On Saturday Karyn and I decided to attend the local Audubon Society field trip to view a Greater Sage Grouse Lek. We are members of the Audubon Society, but you don't have to be to attend their field trips. I had previously seen a Greater Sage Grouse female (just a few weeks ago), but never a male and not in a Lek where they are in full display. There is a petition in process to list the Greater Sage Grouse as Endangered. More information can be gathered at The Sagebrush Sea. Unfortunately, political pressures are impeding the process.
We arrived at the park and ride lot at an early 5am to carpool to the Lek site near Midvale Idaho. The field trip was lead by a biologist which specialized in the Greater Sage Grouse. He provided an overview of what we would see and the procedures to minmize the disturbance of the Lek. He also told us the Lek was currently in a feedlot! We got up at 4 in the morning to go look at a feedlot. Luckily his definition was different than our. It was an old pasture, not heap of cow dung will cows laying around.
Two others joined us in our car for the carpool to the Lek site. Arriving at first light, we could see a number of males displaying about 30 yards from the road. We parked and watched for a while from the car before getting out so as not to disturb them. There were 6 males on the near hump in the pasture, with a couple of other in the far distance. We watched as the males would charge each other in full display. They sure are strange birds! We watched for nearly an hour before they moved off beyond the hump and out of view. Unfortunately, there was still not enough light for a great photo. This is the best that I got.
Across the road from the Lek site, This Horned Lark joined in the viewing. The rest of the field trip involved a loop on the country roads around the Midvale area, then a planned walk on the Weiser River Trail. The field trip guides were experienced in the area stopping to look at birds in along the way. At each stop we saw unique birds that I would have easily missed had I taken the trip myself. Passing one pond we saw a Greater Yellow-legs, which was a new bird for me. The lead car, with the guides, missed it. At the next stop we walked back to show one of the guides, who did see it just as it flew off. Just then a Wilson's Snipe started flying overhead. Here is a shot. The Snipe's loud vibration of its tail feathers echoed all around us. A fascinating bird to listen to. We would see a couple of Wilson's Snipes later in day in their courtship displays. The Long Billed Curlews were also out in force. We must have seen a few dozen of them through the day. Probably my best photo of the day was this Redtailed Hawk. There was a pair of them near a large nest which had to be theirs. They watched us with interest as we passed by their home. We also came around a corner to see a large Bald Eagle sitting on the top of a hill in the grass. It seemed like a very odd place to find one. It didn't look like to had food there, but seemed intent just to hang out.The last stop of the day was a walk along the Weiser River Trail. This was a great place to see Song Sparrows (pictured), Great Blue Herons, Ducks, Geese and Spotted Towhees. The most unique sight of the day, other than the displays of the Sage Grouse, had to be this Canada Goose trying to nest on top of an old snag. Not sure how well that is going to work out!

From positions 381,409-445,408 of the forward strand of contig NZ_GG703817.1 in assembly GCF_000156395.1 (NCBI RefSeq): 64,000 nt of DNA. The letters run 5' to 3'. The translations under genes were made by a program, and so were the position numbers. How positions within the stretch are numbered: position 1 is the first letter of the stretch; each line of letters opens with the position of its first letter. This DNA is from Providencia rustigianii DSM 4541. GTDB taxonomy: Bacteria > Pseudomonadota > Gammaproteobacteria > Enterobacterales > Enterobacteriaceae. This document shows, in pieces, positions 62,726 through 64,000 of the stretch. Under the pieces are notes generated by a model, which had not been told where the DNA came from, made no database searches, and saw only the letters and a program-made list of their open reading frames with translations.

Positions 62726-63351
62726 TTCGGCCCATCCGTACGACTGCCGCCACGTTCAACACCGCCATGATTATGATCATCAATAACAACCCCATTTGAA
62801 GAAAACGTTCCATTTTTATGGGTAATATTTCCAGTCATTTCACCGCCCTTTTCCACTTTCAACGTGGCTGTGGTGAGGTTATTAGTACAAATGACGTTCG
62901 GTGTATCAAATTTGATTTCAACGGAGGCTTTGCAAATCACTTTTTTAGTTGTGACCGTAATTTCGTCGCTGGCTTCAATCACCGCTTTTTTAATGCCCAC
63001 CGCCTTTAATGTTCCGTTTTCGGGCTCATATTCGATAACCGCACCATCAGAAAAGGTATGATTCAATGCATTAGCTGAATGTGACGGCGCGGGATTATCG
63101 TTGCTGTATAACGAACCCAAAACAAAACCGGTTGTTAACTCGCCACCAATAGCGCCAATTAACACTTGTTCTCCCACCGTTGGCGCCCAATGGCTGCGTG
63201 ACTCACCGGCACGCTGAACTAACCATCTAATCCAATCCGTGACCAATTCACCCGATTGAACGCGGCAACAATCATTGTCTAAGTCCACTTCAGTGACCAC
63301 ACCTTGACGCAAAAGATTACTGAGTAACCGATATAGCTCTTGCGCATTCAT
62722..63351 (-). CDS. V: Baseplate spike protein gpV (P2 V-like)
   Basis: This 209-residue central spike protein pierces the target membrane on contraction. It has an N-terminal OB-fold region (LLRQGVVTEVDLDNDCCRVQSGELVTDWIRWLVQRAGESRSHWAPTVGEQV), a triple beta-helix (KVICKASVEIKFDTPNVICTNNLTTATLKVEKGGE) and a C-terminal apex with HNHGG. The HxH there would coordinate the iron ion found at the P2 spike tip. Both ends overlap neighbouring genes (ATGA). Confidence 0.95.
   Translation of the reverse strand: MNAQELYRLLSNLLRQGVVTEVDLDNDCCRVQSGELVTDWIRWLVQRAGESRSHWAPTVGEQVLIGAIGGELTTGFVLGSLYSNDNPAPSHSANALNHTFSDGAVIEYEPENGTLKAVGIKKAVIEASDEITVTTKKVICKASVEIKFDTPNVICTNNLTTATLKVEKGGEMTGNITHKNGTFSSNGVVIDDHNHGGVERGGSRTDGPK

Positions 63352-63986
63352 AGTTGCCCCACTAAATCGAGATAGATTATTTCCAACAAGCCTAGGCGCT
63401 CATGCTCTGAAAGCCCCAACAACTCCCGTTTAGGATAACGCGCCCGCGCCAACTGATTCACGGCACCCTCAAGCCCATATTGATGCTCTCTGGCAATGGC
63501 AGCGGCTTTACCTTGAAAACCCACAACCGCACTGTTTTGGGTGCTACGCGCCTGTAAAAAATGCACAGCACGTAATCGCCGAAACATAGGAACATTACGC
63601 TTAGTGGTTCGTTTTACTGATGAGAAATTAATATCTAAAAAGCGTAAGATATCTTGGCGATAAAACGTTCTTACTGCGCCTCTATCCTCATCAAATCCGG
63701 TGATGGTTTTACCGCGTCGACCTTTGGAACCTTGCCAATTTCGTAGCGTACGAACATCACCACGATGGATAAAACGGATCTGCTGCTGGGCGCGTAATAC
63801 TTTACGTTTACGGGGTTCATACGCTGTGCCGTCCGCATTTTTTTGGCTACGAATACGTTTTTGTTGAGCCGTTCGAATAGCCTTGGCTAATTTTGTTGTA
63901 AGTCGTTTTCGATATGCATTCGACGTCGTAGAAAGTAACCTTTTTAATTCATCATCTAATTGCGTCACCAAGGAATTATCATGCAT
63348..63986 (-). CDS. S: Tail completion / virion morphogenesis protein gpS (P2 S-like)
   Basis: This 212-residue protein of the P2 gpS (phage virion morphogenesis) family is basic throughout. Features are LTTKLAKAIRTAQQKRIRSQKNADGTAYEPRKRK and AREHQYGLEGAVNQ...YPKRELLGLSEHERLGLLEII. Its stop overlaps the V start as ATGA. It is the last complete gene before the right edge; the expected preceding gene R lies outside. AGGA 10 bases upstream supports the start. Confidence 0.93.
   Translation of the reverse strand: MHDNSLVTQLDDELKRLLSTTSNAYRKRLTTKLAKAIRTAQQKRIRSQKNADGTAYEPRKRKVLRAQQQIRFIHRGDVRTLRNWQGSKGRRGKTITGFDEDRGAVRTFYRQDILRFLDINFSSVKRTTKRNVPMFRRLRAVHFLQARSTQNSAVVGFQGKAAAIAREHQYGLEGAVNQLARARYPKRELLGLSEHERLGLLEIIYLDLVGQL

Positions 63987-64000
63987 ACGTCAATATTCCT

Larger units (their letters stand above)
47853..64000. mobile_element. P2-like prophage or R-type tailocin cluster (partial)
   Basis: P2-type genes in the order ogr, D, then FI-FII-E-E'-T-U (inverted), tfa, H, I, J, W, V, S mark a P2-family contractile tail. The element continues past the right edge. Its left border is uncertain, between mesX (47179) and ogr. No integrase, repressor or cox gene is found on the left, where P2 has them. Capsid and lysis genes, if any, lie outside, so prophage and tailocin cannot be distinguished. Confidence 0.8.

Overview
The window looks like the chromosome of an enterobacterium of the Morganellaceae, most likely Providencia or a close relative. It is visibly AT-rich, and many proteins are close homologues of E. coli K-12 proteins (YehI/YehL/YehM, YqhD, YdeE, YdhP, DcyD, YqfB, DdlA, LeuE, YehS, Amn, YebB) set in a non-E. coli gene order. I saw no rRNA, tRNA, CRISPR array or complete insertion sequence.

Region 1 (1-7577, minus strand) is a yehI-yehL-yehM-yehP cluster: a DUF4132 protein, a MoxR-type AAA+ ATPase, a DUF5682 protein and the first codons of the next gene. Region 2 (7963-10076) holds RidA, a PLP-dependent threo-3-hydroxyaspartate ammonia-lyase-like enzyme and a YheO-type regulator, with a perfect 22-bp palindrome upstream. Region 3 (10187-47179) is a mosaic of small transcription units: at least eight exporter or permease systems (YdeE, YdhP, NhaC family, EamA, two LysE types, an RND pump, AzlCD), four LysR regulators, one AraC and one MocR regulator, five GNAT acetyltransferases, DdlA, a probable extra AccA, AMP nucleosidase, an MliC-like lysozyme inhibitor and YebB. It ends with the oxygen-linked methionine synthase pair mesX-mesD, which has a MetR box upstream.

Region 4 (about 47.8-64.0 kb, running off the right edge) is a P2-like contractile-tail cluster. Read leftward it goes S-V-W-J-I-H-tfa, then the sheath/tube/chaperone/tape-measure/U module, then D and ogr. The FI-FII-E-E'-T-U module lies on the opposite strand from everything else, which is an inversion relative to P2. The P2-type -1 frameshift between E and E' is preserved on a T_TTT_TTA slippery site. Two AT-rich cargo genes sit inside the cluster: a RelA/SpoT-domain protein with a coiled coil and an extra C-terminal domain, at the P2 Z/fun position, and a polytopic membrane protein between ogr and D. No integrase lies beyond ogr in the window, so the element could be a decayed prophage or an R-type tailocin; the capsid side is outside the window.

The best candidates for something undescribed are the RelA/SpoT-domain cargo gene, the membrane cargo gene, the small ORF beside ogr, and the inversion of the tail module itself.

In all it was a very worthwhile and educational trip. The guides were very knowledgable and willing to answer any questions. They pointed out a number of birds that I would clearly have missed. If interested you should attend a field trip. You don't have to be a member to participate, although the cost of membership is low and supports a good cause.
Bird list for the day (38 Species): Snow Goose, Canada Goose, Wood Duck, Mallard, Blue-winged Teal (New bird for me), Green-winged Teal, Ring-necked Duck, Bufflehead, Common Merganser, Greater Sage-Grouse, California Quail, Great Blue Heron, Bald Eagle, Northern Harrier, Red-tailed Hawk, American Kestrel, American Coot, Killdeer, Greater Yellowlegs (New bird for me), Long-billed Curlew, Wilson's Snipe, Ring-billed Gull, Rock Pigeon, Mourning Dove, Northern Flicker, Say's Phoebe (New bird for me), Black-billed Magpie, American Crow, Horned Lark, Tree Swallow, American Robin, European Starling, Spotted Towhee, Song Sparrow, Dark-eyed Junco, Red-winged Blackbird, Western Meadowlark, American Goldfinch.